A Morning at Sulphur Springs in St Lucia – The World’s Only Drive-In Volcano

The peaceful calling of birds woke me from my sleep. I lifted my head and silently cursed as I realised how sore my face was when I shifted my facial expression. I was still burnt.

Part of me had hoped that the sunburn hadn’t really been that bad and I’d wake up to find my burns shifting into a glorious tan. That had been wishful thinking.

I vowed never to fall asleep under the midday sun again.

It was our last morning in St Lucia. This afternoon we would be moving on to our next island – Antigua.

But before that we had the morning to see more of this tropical island paradise.

We were visiting ‘Sulphur Springs’ which is famous for being the world’s only drive-in volcano.

Sulphur Springs is St Lucia’s only volcano and was formed over 410,000 years ago from a weak spot in a large collapsed volcanic crater.

Sulphur Springs is a volcano which formerly goes by the name ‘Qualibou’. Qualibou is dormant with the last eruption being in the 1700s.

View of Petit Piton from our accommodation
A small river near Sulphur Springs

Sulphur Springs was located only a 10 minute drive from where we were staying, between the two Piton mountains. The iconic Pitons are actually volcanic plugs or lava domes which formed hundreds of thousands of years before the caldera itself.

It’s also just outside the large town of Soufriere (French for sulphur mine) which used to be the island’s capital city before Castries.

The road leads right up to the springs and was in good condition. Our taxi driver dropped us a little way away so we could enjoy a leisurely stroll through the forest to the springs.

What I hadn’t expected was the smell that greeted me as soon as I left the car.

I wrinkled my nose in disgust. The smell of sulphur can best be described as the smell of completely rotten eggs – millions of rotten eggs.

From our taxi we were able to walk alongside lush green rainforests and past trickling streams and beautiful waterfalls.

Alongside the road leading up to the springs, you can find access to mud baths which are believed to have medicinal properties. You can also find the visitor and information centre.

A waterfall in the jungles which surround Sulphur Springs
Waterfalls!
Ahh, 14-year-old sunburnt me. What a sight to behold.
Sulphur Springs peeping out from behind the jungle

I wandered over to the springs which were separated by a wooden barrier. The viewing platform was created after a guide fell through the crust of the volcano and into a pit in the 1990s. He survived but experienced second degree burns.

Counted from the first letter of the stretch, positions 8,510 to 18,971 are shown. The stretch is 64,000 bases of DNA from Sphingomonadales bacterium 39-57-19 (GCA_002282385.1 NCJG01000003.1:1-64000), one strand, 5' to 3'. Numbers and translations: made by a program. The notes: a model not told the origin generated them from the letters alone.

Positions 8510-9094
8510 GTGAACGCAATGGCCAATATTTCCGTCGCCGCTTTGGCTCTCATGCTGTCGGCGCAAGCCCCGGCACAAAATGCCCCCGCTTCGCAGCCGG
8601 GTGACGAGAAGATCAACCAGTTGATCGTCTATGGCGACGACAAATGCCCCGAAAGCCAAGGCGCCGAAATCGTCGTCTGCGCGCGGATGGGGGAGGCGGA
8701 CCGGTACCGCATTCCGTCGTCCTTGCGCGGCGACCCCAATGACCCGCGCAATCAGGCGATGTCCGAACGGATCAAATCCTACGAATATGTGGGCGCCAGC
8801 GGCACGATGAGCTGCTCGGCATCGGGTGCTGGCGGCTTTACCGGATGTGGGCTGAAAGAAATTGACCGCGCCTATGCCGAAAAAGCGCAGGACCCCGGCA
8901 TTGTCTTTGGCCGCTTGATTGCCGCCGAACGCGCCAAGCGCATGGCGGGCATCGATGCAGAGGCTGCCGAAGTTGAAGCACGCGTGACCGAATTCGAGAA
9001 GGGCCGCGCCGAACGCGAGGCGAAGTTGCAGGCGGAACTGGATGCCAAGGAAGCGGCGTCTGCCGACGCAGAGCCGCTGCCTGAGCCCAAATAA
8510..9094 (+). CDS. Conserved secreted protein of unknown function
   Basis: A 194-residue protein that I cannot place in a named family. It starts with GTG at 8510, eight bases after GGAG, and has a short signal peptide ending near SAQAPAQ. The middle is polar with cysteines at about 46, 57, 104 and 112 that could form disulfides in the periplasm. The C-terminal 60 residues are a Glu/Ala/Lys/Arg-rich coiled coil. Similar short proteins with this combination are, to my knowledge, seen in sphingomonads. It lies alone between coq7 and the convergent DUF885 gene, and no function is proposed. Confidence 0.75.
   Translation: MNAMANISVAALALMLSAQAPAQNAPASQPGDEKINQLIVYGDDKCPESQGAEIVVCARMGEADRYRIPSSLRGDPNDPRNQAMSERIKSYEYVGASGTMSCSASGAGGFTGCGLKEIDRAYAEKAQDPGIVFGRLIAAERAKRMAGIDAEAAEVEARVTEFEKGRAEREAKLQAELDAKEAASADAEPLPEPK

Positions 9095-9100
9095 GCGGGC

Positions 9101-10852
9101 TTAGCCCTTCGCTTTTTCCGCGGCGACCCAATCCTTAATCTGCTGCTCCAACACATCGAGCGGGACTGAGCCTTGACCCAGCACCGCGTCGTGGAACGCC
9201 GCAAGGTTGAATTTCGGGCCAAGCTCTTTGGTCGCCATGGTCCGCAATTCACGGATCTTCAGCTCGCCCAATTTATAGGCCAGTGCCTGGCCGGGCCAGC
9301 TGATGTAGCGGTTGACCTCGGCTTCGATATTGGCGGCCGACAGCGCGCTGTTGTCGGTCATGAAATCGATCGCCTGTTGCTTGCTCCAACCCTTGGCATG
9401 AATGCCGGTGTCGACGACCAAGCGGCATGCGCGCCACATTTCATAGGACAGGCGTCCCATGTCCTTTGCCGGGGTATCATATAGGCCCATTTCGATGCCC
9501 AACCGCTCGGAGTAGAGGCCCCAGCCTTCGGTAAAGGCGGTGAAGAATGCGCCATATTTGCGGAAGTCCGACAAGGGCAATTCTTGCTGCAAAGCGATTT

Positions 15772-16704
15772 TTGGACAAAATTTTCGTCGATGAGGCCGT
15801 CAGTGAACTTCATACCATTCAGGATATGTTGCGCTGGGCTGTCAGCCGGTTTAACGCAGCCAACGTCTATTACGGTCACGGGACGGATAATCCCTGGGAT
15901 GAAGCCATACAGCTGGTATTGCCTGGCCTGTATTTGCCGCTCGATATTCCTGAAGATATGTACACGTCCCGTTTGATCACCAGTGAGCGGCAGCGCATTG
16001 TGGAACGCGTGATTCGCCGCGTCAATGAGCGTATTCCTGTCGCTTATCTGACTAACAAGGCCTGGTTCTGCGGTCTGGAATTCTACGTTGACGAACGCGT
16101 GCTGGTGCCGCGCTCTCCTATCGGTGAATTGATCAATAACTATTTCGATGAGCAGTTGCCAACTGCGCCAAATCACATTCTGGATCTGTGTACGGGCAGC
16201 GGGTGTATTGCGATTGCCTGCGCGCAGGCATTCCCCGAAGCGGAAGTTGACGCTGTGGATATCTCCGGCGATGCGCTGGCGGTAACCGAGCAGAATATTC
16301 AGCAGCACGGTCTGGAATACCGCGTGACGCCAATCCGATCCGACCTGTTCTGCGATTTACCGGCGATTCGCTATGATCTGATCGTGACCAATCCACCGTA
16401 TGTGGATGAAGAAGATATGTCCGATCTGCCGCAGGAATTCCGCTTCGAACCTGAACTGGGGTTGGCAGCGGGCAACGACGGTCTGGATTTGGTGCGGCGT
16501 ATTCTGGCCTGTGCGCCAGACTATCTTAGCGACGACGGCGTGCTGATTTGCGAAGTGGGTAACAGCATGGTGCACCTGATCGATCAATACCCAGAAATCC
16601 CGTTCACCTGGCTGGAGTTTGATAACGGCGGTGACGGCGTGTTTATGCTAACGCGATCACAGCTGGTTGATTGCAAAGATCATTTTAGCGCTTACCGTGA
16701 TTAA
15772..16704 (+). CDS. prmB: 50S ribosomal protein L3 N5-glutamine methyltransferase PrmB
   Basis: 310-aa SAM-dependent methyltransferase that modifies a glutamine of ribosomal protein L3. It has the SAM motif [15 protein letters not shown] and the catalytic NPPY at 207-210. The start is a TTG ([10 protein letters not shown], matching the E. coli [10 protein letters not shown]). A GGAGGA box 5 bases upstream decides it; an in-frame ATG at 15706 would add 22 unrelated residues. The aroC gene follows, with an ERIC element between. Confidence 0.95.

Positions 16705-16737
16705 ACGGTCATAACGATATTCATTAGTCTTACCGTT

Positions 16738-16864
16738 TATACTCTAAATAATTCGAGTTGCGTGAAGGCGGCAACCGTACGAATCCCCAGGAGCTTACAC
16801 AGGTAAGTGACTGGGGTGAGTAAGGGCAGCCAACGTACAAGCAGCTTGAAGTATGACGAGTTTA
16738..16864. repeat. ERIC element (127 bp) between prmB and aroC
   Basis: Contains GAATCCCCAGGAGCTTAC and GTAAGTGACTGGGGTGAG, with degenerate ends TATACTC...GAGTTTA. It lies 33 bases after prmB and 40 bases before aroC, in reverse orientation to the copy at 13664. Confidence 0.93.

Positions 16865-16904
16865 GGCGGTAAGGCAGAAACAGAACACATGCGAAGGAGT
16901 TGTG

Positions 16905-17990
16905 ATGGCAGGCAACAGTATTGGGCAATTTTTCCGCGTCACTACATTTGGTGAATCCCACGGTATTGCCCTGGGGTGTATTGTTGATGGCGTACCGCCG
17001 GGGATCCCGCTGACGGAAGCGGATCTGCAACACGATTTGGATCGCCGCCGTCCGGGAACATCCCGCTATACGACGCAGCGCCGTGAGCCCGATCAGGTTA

I was greeted with a very different landscape to what I expected. This was not your average tall volcano with lava streaming from a circular hole.

Instead I found myself gazing at a barren wasteland. It was a mixture of tawny rocks and thick slimy mud with bubbles oozing out and plumes of steam hovering ominously above.

The springs were in a slight hollow with thick forests surrounding it on all sides.

The mud which was bubbling away is said to be roughly 340 Fahrenheit (170 Celsius). It was black in colour due to a chemical reaction between iron and sulphur.

I marvelled at the landscape before me which almost looked like it belonged on another planet. As beautiful as it was, my nose couldn’t seem to get past the awful stench which was radiating from the thick sulphur that was being emitted from the black mud.

The bubbling mud
Plumes of stinky sulphur

We hopped back into our taxi and prepared for our journey to the north of the island.

Our flight to Antigua was departing from ‘George F. L. Charles Airport’ which is located just north of St Lucia’s capital of Castries. It was the smaller of the island’s two airports and flights which operated here were to other Caribbean islands.

The drive was estimated to take an hour and a half and would take us along the west coast through thick rainforest.

The road snaked through the forest, winding this way and that as we gradually ascended into the hills. We were greeted with an array of hairpin bends and with the smell of sulphur still clinging to my nostrils, I couldn’t help but feel queasy.

Suddenly, the forest fell away to our left and we were presented with a jaw-dropping view of Soufriere town, nestled in a bay, with the stunning Piton mountains in the background. Other than the red roofs of the town, the surrounding rainforest faced no obstructions and for a moment I marvelled at the wild remoteness.

The drive continued and as we found ourselves hugging the side of forest-coated mountains, my car-sickness only got worse. Everything smelt of sulphur and my head was starting to spin.

We were miles away from the volcano now. Why did everything still stink?!

As we approached the district of Castries, the mountainous landscape fell away and we found ourselves driving through farmland. Vibrant green fields passed us on all sides, often with lonely palms dotted here and there. Horses swished their tails as they grazed.

I was grateful for a straight road ahead of us.

When we eventually reached the airport, I was more than relieved to be out in the fresh air, giving my nose a chance to finally clear some sulphur fumes.

The airport was tiny with just a couple of check-in desks outside.

Finally over my car-sickness I was able to allow a knot of excitement to stir in my belly. We were going to Antigua!

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